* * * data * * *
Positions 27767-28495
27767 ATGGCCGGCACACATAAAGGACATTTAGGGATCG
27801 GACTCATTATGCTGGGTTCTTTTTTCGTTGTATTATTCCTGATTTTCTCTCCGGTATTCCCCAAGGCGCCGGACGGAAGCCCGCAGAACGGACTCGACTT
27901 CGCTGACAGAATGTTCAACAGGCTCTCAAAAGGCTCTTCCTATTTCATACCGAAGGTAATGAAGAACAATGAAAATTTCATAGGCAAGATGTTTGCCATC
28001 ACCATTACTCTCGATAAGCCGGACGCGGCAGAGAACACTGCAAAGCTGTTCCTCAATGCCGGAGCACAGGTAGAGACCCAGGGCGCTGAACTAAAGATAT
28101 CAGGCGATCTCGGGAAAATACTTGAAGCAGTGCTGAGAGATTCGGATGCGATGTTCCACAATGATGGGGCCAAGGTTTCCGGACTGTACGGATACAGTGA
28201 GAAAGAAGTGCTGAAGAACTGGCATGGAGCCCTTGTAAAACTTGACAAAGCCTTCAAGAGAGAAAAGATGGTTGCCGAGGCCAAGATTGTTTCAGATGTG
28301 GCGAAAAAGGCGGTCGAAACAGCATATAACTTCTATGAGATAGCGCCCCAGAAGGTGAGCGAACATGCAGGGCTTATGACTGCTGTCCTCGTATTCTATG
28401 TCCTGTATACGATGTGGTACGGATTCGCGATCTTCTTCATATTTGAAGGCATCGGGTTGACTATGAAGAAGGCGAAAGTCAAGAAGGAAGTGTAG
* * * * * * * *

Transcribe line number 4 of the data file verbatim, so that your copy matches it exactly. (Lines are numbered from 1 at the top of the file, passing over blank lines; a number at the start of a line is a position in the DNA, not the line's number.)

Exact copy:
27901 CGCTGACAGAATGTTCAACAGGCTCTCAAAAGGCTCTTCCTATTTCATACCGAAGGTAATGAAGAACAATGAAAATTTCATAGGCAAGATGTTTGCCATC